fur coatI first heard about the hip-hop performer Macklemore when a friend gave a stinging critique of a model strutting on a runway wearing nothing but a fur coat and hot pants.

“That looks like she belongs in that Thrift Shop music video,” my friend snorted derisively.

I didn’t have a clue what video she was talking about, so I searched for it on YouTube, and I was hooked instantly. The song encompassed my personal feelings about haute couture versus second hand stores, was funny and self-deprecating in equal measure, and it boasted a funky beat to boot. I played it over and over for days in multiple versions, including an instrumental cover I found of a nerdy guy playing the melody on the electric violin.

When I heard about Same Love, the Macklemore song which celebrates all types of relationships, I could appreciate the themes, although I wasn’t into it on a pure musical level (it has a great beat, but I can’t dance to it, so to speak). Although I was pretty sure it was a foregone conclusion that Macklemore and his frequent collaborator, Ryan Lewis, would win the Grammy for Best Song of the Year, I actually give a little cheer when it was announced that they had also one as Best New Artist.

So it was a little surprising when my Twitter feed began to stir with accusations that Macklemore had performed at a surprise concert in Seattle on Friday night. Surely it had to be a misunderstanding. And then the pictures surfaced of Macklemore rapping in a curly wig, a bulbous fake nose, and a scraggly beard. No, it wasn’t a mistake. So, why did Macklemore do it?

When confronted, his first Twitter response was so weak, that I could almost feel myself checking out as a fan.

“A fake witches nose, wig, and beard = random costume. Not my idea of a stereotype of anybody.”

Okay. A random costume of what? What exactly could it have been instead? With a denial that bad, it was beginning to look like the kind of mistake that comes from being caught doing something stupid, not out of ignorance, but out of desire. And any subsequent apology for that type of behavior is almost always motivated by discovery and not self-awareness.

And then, abruptly, mercifully, Macklemore did a 180. He apologized, and not with the lame refrain of “I’m sorry if I hurt anybody.” He admitted that he had been the cause of pain, and explained what had happened, stating:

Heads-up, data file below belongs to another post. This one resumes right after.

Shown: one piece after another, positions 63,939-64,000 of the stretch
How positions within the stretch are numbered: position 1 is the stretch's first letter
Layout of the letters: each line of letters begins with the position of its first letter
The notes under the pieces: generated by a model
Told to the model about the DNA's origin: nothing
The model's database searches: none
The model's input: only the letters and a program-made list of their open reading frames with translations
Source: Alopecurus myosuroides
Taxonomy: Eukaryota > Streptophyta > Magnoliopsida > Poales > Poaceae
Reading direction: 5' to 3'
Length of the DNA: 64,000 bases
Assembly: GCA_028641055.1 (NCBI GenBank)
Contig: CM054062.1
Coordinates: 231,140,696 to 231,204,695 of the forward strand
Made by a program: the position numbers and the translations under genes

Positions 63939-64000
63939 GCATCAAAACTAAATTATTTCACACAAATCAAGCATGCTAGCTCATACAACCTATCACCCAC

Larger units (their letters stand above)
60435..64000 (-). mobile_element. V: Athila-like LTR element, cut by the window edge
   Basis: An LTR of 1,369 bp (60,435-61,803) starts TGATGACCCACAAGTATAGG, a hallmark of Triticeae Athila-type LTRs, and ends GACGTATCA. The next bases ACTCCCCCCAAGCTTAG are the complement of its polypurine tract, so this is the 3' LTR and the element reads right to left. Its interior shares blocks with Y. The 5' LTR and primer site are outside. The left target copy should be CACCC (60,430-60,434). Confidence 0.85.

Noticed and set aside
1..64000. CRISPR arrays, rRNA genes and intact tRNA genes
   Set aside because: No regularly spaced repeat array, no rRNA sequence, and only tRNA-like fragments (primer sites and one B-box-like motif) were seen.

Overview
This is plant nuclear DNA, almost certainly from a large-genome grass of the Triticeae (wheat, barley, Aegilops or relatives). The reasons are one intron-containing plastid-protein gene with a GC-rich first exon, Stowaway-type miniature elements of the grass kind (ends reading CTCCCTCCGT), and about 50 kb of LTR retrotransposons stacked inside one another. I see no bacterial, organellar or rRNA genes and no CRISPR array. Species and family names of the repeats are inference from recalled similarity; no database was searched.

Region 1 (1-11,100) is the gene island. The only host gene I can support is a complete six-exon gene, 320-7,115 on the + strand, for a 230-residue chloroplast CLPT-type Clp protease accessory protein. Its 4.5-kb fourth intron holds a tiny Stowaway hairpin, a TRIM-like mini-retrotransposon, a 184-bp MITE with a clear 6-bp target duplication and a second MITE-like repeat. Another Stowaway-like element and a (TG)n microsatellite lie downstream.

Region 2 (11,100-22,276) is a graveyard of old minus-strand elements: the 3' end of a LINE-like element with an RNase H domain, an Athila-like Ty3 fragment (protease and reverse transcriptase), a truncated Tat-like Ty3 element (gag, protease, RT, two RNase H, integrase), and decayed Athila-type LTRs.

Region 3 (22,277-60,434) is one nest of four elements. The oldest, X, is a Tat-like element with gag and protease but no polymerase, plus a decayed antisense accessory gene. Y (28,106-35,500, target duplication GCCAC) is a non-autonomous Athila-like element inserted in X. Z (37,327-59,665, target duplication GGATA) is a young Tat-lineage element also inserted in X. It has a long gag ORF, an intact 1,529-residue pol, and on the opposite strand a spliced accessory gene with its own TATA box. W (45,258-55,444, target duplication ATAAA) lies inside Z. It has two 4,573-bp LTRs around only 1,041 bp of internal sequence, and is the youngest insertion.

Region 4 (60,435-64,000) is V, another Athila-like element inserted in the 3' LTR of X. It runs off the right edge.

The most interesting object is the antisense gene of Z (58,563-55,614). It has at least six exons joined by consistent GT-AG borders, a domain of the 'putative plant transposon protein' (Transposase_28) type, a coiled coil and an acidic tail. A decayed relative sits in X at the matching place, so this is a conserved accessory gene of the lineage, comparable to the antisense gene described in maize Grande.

I respect all cultures and all people. I would never intentionally put down anybody for the fabric that makes them who they are. I love human beings, love originality, and … happen to love a weird outfit from time to time.

Basically. I’m really sorry, and I wasn’t thinking about how this might have made other people feel. And that is completely different from a hedged, craven appeal for mercy, such as that made by Donald Sterling when his racist diatribe against his mistress’s fraternization with those of African descent was exposed. Here is my test of sincerity: If anywhere in an extremely public apology (think press coverage) you talk about “if you have hurt someone”, you have not internalized your mistake. If you didn’t make a mistake, you wouldn’t be apologizing with a microphone stuck in your face.

People do stupid things all the time without realizing that someone might be hurt. I no longer say “Eskimo kisses” because my best friend told me it wasn’t appropriate, even though I didn’t intend to hurt anyone by doing it (I did float “First Nations kisses” as an alternative, but approval was denied). Being a compassionate human being means that when someone calls you on the carpet for doing something inconsiderate, you reflect on whether whatever it was you did was important enough to you to keep doing it, despite being put on notice that it causes someone else’s pain.

If you decide to stop after finding out you’re hurting someone, then you’re a mensch. If you keep going anyway, or didn’t even care to begin with, then, to crib liberally from Jeff Foxworthy, you just might be a racist.